It doesn’t seem to matter how long you do something… there is always something new to learn.
In the past week we’ve had two “learning experiences” I’d prefer to have skipped.
1. You Need Accurate Info at the Foreclosure Auction
Accurate information is a must. Everybody knows that. But we learned today information can be “accurate” and “misleading” at the same time.
We have a spreadsheet listing every property for each day’s foreclosure auction. Our list has all the information we think we need to make intelligent decisions… case number, names, address, size, year, type of construction, etc. This way if the bank offers a deep discount on something we didn’t see, at least we have a fighting chance of deciding whether to bid.
Well, there wasn’t much of interest at this particular sale. But there was one property where the bank’s maximum bid seemed really cheap. We were generally familiar with the area, even though we had not seen the particular house. It was a new house, on a little bit of land, in an area of farms. And it sounded like a great deal.
Then we drove out to see our new house. And then we realized our mistake.
Well… the mistake of the person who prepared our spreadsheet.
See, our list said this was a “2034SF/08” house. That means it is just over two-thousand square feet of living space, built in 2008. Or, at least, that’s what it is SUPPOSED to mean.
Turns out… this is a 1908 house. Not a 2008 house. Hundred years off. Our spreadsheet was accurate… it was in fact an “08” house… just not “2008”. That’s extremely accurate and incredibly misleading at the same time.
A 2008 house would have been a no-brainer… easy rehab and flip for top dollar.
A 1908 was also a no-brainer…. forfeit the deposit.
Any way… lesson learned, right?
2. You Just Can’t Avoid Crazy People.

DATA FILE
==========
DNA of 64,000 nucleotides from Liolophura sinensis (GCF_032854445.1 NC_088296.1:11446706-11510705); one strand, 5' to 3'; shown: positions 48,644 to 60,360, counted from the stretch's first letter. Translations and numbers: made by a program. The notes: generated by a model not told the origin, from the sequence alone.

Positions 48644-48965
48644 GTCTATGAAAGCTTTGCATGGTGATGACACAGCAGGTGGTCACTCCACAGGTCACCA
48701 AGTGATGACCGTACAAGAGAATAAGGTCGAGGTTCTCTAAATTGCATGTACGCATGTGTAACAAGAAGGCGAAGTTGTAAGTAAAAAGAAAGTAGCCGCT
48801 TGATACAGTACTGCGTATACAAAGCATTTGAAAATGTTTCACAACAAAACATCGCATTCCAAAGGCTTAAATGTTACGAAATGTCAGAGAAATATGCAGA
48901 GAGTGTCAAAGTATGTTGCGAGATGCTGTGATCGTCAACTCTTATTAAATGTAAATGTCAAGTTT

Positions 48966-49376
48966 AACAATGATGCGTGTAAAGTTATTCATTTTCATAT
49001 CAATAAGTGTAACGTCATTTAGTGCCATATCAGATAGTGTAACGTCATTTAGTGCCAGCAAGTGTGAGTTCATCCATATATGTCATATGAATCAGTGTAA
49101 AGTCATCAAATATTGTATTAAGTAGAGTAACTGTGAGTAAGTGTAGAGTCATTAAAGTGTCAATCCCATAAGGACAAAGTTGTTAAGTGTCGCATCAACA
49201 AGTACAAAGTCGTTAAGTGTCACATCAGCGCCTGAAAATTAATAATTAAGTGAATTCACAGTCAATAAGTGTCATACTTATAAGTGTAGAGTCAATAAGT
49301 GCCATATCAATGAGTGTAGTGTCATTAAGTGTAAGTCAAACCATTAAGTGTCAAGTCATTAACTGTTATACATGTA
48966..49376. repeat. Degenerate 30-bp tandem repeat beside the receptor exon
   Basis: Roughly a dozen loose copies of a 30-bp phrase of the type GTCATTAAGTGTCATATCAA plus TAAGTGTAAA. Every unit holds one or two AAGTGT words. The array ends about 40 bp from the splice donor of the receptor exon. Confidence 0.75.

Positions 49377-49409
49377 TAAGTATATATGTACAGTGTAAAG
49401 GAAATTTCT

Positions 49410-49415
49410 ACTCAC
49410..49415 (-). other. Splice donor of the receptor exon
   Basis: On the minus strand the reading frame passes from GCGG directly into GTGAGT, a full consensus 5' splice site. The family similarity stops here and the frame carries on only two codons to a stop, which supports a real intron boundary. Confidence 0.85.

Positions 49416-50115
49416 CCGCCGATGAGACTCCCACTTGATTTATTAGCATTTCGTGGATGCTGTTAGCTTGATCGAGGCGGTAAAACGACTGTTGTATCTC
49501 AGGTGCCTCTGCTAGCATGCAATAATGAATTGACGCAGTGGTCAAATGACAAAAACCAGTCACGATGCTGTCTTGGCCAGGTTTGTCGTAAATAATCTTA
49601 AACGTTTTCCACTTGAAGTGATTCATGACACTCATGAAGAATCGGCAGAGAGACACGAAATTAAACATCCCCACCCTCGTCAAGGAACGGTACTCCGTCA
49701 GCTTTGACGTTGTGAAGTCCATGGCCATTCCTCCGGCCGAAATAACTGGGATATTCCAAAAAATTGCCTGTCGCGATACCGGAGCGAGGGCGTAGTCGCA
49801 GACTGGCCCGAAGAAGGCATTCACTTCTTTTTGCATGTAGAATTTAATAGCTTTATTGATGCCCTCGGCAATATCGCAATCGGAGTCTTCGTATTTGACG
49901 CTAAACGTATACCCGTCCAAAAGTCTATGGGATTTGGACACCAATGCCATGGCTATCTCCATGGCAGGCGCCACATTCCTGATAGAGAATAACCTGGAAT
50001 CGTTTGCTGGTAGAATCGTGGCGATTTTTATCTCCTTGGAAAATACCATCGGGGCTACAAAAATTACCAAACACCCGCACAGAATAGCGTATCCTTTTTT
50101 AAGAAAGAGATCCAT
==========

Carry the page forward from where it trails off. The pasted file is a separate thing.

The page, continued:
We bought a great house about a month ago. The owners had done everything they could to keep the house… filing answers, counterclaims, motions and appeals. They had even filed a separate federal lawsuit, alleging the foreclosing bank committed fraud. ALL of this crap had been summarily dismissed.
We had to evict the owners, who still thought the federal lawsuit protected them (even though it was dismissed months earlier). They were a little nasty about it… telling our agent that he needed to find a better job, wasn’t getting paid enough, and didn’t know what he was talking about. However, once the Sheriff posted the writ, they moved all their things. Surprisingly, they even left the house relatively clean.
So we rehabbed (tile, carpet, counters, paint, pool screen, etc) and put the house on the market. Got a contract right away at our asking price.
Great. Just the way it is supposed to work. Everything is perfect.
Now, all a lis pendens does is warn people a property is involved in litigation. This particular lis pendens is complete bullshit… it references the state foreclosure case and the federal case they filed… both of which have been dismissed and appeal times have run. So the “pending” action it supposedly warns of is non-existent. And it doesn’t even give the property address, so it doesn’t meet the definition of a lis pendens either.
There is absolutely no merit to their claim, and we will have it resolved within a week. Luckily, we know exactly what to do, and can handle this inexpensively and quickly, since we don’t have to hire outside legal counsel. More importantly, these owners filed their bullshit paperwork with enough lead time that it won’t screw up our closing.
But you can’t predict Crazy.
And if this had happened to another investor… or happened a little closer to the closing… it could cost a LOT of money. And it could cost the deal. Obviously Crazy Owner has no money… so even if the court sanctions them for wasting everybody’s time, good luck collecting.
Just another risk of buying foreclosures at the auction. Luckily this one wasn’t our fault and could never have been predicted….
What other risks have you seen at foreclosure sales? What have Crazy People done to mess up your investments?
Please COMMENT below– Thanks!